One of the techniques they use is to ask you if you no anyone else who knows the nominee and can they talk to them. That's pathetically easy to manipulate. In another case I was called on the phone and sked questions, including this one. I gave the name and number of one of my colleagues whose desk was near mine. I hung up, warned her, and her phone rang. She knew what to say.

So, a security clearance is what it is, but it isn't much to get worked up about. Most people who apply for them get them, and those who don't are denied for often really strange reasons. For example, if your grandmother lives in a communist country you can;t get one because the Bad Guy(tm) Commies might use your Granny to to compromise you. But march in a demonstration against the government ("Power to the People. Smash the State!") Hey, that's okay--just youthful indiscretion.

posted on Feb, 13 2013 @ 02:33 PM
Um. I'm not worked up about it. I just spent a few hours translating acronyms, and thought someone else might be interested. I found it to be boring as whatever.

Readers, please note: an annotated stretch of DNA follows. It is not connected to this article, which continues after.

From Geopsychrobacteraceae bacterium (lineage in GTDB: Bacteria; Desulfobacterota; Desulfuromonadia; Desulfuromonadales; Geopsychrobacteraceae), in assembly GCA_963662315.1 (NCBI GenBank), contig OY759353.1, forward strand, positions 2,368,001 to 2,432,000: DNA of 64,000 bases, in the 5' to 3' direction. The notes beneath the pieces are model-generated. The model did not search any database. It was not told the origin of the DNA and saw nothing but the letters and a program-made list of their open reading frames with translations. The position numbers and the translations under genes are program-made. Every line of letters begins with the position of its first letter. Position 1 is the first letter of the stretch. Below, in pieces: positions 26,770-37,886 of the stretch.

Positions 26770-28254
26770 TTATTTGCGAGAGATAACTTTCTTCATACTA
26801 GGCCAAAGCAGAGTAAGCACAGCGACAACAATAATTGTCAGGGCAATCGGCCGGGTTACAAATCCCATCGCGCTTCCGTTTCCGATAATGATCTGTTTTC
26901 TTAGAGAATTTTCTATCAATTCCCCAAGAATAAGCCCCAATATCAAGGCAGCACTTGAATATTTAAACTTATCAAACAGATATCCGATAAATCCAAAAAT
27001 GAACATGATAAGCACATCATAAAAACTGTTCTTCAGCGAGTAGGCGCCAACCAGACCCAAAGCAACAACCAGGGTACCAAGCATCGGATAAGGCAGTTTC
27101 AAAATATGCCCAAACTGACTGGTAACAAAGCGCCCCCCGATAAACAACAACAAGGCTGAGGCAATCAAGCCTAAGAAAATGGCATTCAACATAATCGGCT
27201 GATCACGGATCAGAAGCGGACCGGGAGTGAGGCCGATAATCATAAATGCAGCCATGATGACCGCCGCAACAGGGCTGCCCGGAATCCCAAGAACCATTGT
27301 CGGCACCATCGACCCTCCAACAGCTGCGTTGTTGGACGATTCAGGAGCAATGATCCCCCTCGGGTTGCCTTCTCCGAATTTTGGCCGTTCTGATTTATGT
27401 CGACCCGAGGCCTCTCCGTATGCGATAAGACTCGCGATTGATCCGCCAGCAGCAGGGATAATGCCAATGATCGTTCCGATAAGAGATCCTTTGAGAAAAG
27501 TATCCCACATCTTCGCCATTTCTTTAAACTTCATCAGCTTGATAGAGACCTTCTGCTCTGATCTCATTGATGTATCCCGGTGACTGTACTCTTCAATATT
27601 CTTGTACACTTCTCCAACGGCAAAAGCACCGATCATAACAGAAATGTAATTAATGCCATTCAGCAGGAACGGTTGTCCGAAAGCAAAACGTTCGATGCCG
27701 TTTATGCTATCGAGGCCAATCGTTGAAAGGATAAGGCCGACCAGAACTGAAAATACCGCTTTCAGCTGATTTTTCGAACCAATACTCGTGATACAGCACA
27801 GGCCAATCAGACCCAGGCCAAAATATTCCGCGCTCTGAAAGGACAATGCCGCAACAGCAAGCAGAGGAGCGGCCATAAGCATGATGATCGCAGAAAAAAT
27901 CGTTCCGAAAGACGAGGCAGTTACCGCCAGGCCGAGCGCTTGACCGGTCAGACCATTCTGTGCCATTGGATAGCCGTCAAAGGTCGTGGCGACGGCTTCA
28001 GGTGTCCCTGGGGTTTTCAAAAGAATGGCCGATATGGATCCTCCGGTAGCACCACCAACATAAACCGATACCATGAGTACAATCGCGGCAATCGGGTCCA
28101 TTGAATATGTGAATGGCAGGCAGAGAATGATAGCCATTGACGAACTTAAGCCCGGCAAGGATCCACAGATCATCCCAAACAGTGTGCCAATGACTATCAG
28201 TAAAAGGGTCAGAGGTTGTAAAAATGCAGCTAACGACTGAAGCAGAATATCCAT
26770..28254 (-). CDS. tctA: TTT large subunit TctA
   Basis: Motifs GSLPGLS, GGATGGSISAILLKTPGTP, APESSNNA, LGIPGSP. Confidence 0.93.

posted on Feb, 13 2013 @ 02:35 PM

Originally posted by Juggernog
Lol, "Rambro" was pretty funny but "Brobque" was poor taste

I agree. I wish I hadn't said it.

posted on Feb, 13 2013 @ 02:38 PM

Originally posted by DOLCOTT
Nothing remarkable here, standard clearance level for his mos

But, that is one thing I couldn't figure out. His occupation code is listed as 130. Anybody know what 130 is, because I couldn't find that particular occupation code anywhere I looked, and I searched hard for it.

posted on Feb, 13 2013 @ 05:59 PM

Originally posted by heyitsok
Um. I'm not worked up about it. I just spent a few hours translating acronyms, and thought someone else might be interested. I found it to be boring as whatever.

I'm sorry. I didn't mean to suggest you were. I just thought you and others might be interested in my perspective on security clearances in general since I've been through the process from both ends. You obviously put some work into this. FWIW I don't think 130 is a real MOS code. Borner was an officer, and those codes are usually 4 digits long. The supplementals are 3 digits, but they aren't all numbers.